The storm seasons spanning 1995-2002 comprised the most active eight consecutive hurricane years on record, and the Colorado State forecasting team believes that we are in a new multi-decadal era for increased storm activity. They add that, in this new era as in the past, there will be individual years with below-average numbers of hurricanes. According to the team, 2002 was a temporary deviations from the long-period average, but 2003 is expected to be in line with this new era.

"A remarkable upturn in Atlantic Basin hurricane activity has occurred the past eight years," Gray said. "We believe we have entered a new, multi-decadal era for increased storm activity, particularly an increase in the number of major hurricanes, which will likely last another two or three decades. Hurricane activity in 2003 is likely to reflect this more active era."

Gray and his team are consistently working to improve their forecast methodologies based on a variety of climate-related global and regional predictors. For the April 4 forecast, the team is using a new statistical scheme that focuses on an analysis of three diverse methodologies: one based on 45 years of past data, one based on 52 years of different data and a separate study of analog years which have similar precursor indicators to this year. Qualitative adjustments are then added to accommodate additional processes which may not be represented by the two statistical analyses. The new strategy is expected to further improve the team’s strong record of forecast accuracy. For a detailed description of the forecast factors, visit the Web at http://typhoon.atmos.colostate.edu/forecasts.

"Overall, we are making good progress with regard to improving statistical hurricane forecasting techniques and in better understanding why there is such variability in month-to-month and year-to-year Atlantic basin hurricane activity," said Gray. "We feel our ongoing forecast research is allowing us to continually improve hurricane prediction skill."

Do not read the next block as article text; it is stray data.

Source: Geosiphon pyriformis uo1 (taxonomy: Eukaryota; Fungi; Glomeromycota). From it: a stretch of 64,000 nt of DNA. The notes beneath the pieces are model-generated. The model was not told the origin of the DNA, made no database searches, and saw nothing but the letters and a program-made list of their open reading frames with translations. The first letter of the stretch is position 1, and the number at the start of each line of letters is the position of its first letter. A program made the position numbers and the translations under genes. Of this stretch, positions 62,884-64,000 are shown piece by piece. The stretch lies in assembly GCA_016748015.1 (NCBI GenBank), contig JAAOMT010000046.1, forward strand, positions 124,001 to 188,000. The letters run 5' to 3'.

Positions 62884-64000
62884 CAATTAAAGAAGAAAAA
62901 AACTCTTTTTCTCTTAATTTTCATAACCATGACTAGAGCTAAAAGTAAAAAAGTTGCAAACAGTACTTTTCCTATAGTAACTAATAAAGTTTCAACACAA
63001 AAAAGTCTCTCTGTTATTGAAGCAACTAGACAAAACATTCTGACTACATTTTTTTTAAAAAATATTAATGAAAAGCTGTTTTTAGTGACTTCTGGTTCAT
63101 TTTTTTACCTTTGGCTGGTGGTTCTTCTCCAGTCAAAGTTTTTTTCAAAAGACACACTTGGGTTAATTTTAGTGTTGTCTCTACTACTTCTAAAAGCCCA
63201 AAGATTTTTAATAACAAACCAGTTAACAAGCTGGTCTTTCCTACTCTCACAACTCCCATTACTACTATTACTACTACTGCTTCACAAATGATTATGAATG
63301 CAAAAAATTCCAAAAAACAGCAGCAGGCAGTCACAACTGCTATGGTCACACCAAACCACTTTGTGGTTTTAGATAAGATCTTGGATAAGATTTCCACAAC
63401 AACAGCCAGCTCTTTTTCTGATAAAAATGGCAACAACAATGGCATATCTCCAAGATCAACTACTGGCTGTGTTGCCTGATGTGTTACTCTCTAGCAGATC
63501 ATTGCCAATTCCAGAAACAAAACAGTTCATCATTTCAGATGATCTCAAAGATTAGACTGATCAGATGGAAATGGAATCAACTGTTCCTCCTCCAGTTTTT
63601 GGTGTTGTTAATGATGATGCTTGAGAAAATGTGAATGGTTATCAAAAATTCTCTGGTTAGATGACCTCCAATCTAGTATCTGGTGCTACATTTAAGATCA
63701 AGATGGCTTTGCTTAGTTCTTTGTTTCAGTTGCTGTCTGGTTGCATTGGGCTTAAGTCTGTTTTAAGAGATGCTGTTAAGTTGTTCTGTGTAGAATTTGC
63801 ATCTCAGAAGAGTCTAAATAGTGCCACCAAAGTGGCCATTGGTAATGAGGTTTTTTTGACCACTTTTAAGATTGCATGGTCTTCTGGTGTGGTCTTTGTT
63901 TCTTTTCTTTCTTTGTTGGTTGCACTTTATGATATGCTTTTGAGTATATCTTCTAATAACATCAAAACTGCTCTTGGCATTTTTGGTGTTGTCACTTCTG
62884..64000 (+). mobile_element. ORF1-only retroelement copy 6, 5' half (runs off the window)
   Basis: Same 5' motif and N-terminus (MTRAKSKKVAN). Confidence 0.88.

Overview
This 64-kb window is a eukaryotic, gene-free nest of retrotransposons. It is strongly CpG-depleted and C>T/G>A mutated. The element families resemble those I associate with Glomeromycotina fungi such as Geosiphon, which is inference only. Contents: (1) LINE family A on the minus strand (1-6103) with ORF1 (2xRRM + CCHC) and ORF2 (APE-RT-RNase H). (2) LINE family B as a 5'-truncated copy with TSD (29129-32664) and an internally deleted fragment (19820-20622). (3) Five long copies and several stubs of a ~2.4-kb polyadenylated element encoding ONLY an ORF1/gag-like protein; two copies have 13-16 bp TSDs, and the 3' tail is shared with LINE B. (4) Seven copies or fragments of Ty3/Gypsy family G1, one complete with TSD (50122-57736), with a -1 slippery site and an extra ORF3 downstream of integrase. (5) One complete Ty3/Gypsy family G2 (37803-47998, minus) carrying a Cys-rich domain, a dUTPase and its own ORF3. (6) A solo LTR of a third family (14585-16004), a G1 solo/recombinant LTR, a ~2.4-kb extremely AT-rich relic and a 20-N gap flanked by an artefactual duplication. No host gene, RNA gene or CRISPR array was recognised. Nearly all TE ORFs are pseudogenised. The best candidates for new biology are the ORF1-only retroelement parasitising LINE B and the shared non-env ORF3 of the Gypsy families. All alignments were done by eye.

The Colorado State forecast team does not attribute changes in recent and projected Atlantic hurricane activity to human-induced global warming.

The team will issue seasonal updates of the 2003 Atlantic basic hurricane activity forecast on May 30, Aug. 7 and Sep. 3. The August forecast will include separate monthly forecasts for August-only and September-only activity.

In addition to Gray, team members include Christopher Landsea, Philip Klotzbach, Eric Blake, William Thorson, Jason Conner and others.


Tropical Cyclone Parameters and 1950-2000 Climatology (in parentheses) Extended Range Forecast for 2003 April 4, 2003 Update
Named Storms (9.6)* 12 12
Named Storm Days (49.1) 65 65
Hurricanes (5.9) 8 8
Hurricane Days (24.5) 35 35
Intense Hurricanes (2.3) 3 3
Intense Hurricane Days (5.0) 8 8
Hurricane Destruction Potential (72.7) 100 100
Net Tropical Cyclone Activity (100%) 140 140

*Number in ( ) represents average year totals based on 1950-2000 data.

Note to Editors: The National Oceanographic and Atmospheric Administration (NOAA) also has begun to issue Atlantic basin seasonal hurricane forecasts. The NOAA forecasts are independent of the Colorado State University forecasts although they use prior Colorado State research which NOAA augments by their own insights. The public should not expect the NOAA and Colorado State forecasts to necessarily be in agreement. NOAA makes its forecasts for a range of numbers and does not issue individual month or landfall probability forecasts.